Storing microorganisms – “Since 1994, 6,198 yeasts and 391 molds belonging to 25 and 37 species, respectively, were stored in Microbank cryogenic vials at >=130°C in liquid nitrogen and at -70°C in a freezer. All of the isolates, with the exception of 45 yeasts and 15 dermatophytes, were recovered from both storage temperatures. Good reproducibility was demonstrated for amphotericin B, fluconazole, and voriconazole MICs determined for random isolates.” (Source)

Storing protein – “It can be concluded that −70°C is the right temperature for storage to maintain the PON1 activity for at least one year. Storage at a lower temperature in liquid nitrogen (−196°C) is not necessary.” (Source)

Study comparing DNA stored at -20C and -80C – “Genomic DNA stored at -20°C and -80°C was of good quality, and these samples withstood multiple freeze-thaw cycles. For short term studies genomic DNA can be stored at 4°C or even RT without degradation, but samples should be monitored for DNA concentration and evaporation. DNA stored in dry state at room temperature showed degradation more rapidly then other storage conditions.” (Source)

Nucleic Acids at -20C – “At -20 degrees C, samples containing HIV-1 were followed up for approximately 3 years and the results obtained show no decay in HIV-1 RNA detectability. Regardless of the HIV-1 RNA concentration, samples stored at 5 degrees C maintain their titre for at least 14 days. At 25 degrees C, the HIV-1 RNA half-life was determined at nearly 7 days. The HBV DNA, at 5 degrees C and 25 degrees C, is stable for at least 28 days, regardless of the initial titre.” (Source)

Stability of Extracted RNA at various temperatures – “Extracted RNA stored at -20°C and -80°C was of good quality, and the RNA was stable for up to 10 freeze-thaw cycles. Extracted RNA can be stored at 4°C for 14 days without degradation. Evaporation may occur during this time. Extracted RNA can be stored safely at room temperature for 2 days without degradation.” (Source)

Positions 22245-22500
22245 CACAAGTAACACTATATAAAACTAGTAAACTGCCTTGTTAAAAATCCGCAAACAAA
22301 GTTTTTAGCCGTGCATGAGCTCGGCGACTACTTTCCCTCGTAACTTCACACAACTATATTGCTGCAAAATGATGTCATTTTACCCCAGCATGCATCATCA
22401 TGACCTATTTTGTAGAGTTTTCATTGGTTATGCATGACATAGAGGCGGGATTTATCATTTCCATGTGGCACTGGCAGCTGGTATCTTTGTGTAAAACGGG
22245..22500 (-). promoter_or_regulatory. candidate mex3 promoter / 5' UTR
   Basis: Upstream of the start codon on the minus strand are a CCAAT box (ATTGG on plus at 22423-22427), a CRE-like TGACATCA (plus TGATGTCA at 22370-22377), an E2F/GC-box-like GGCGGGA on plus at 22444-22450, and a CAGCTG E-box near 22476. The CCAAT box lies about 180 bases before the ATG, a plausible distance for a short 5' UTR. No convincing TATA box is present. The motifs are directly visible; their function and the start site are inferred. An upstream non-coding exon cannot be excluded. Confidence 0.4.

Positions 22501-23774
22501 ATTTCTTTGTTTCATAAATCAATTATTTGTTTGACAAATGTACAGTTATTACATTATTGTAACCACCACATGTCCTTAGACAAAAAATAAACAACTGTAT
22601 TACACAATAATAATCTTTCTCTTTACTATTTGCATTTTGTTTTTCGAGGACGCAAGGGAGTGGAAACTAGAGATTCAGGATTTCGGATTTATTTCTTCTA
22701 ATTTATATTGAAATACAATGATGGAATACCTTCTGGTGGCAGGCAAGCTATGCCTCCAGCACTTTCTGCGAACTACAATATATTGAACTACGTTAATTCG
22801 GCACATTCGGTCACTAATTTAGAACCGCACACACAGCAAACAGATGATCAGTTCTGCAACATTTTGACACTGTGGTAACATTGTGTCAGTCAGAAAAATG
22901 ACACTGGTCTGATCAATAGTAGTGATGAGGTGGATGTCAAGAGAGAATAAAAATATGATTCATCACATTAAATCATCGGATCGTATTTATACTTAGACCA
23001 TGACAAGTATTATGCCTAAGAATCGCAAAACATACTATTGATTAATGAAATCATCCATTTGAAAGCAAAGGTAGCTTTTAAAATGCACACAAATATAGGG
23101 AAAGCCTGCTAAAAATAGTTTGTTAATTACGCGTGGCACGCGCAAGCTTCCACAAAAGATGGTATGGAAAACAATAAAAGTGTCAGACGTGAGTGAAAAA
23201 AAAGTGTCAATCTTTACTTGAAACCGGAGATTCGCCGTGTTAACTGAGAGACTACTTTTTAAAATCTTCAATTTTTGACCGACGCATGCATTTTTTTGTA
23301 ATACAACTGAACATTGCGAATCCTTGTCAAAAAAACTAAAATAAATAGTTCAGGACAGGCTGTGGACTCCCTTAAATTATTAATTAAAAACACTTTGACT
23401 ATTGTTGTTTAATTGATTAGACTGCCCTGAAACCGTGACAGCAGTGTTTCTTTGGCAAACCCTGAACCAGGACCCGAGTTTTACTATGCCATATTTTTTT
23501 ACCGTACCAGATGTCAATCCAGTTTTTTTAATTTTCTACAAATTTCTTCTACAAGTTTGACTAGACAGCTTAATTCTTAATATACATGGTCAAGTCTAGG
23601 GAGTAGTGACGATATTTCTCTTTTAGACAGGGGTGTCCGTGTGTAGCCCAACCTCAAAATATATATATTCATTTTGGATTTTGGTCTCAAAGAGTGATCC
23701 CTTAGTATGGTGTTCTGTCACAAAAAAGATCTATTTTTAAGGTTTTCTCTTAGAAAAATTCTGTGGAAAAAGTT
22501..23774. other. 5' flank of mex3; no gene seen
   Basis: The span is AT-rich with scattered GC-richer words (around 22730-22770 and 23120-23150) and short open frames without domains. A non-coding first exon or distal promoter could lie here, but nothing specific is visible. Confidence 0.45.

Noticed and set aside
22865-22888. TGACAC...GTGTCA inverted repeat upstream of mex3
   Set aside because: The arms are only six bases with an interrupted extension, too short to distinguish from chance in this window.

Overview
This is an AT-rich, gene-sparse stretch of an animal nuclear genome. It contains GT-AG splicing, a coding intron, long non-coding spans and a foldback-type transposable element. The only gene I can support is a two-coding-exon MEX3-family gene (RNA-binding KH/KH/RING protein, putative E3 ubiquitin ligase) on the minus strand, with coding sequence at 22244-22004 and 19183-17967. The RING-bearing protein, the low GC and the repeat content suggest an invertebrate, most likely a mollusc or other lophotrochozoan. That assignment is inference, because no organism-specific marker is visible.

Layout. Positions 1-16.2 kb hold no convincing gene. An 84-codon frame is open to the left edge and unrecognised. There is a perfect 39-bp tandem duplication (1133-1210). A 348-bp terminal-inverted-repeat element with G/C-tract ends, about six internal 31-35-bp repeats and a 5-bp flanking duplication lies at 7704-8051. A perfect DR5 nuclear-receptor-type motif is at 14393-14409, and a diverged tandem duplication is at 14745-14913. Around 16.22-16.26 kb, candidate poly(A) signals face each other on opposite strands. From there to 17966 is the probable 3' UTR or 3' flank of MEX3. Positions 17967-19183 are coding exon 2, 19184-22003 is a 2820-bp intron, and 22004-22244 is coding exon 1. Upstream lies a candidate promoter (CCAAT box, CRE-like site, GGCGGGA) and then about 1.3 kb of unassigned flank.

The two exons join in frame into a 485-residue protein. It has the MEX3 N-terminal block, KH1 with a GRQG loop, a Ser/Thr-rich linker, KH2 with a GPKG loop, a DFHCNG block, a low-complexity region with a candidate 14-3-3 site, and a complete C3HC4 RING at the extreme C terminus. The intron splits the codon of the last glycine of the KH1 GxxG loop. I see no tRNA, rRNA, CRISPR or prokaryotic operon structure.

Stability of human serum – “Storage at – 20°C is sufficient to maintain a proper assay outcome of most of the total antioxidant assays, although storage at – 70/80°C is to be preferred for longer storage times.” (Source)

Upright ULF temperature variability – “Allowing for proper free airflow space within a unit decreases the temperature variation to which specimens are exposed during storage and enables the freezers to maintain specimen temperatures at or below -70C, thereby maintaining specimen integrity.” (Source)

Viral stability – “Bulk and dispensed plasma were stored at -20º C prior to 1997 and subsequently at -70ºC. Tests conducted for anti-HIV, anti-HCV and HBsAg over 11 to 20 years with the same or similar test methods to determine the long-term stability of these analytes in MPP indicated no detectable deterioration of these analytes, and no downward trend in reactivity.” (Source)

You can also check out information from UC-Boulder summarizing some of these and other publications.

When should I not chill up my freezer?

If your freezer is only partially full, you may not want to raise the set point to -70°C. This is because a  lower thermal mass causes higher temperature swings when the freezer is opened. If you do still choose to chill up your freezer, be sure to monitor your freezer temperature closely. Otherwise, if your freezer is not full, offer to share space with another laboratory so you (and others!) can safely get the benefits of chilling up your ULT freezer.

Additional Information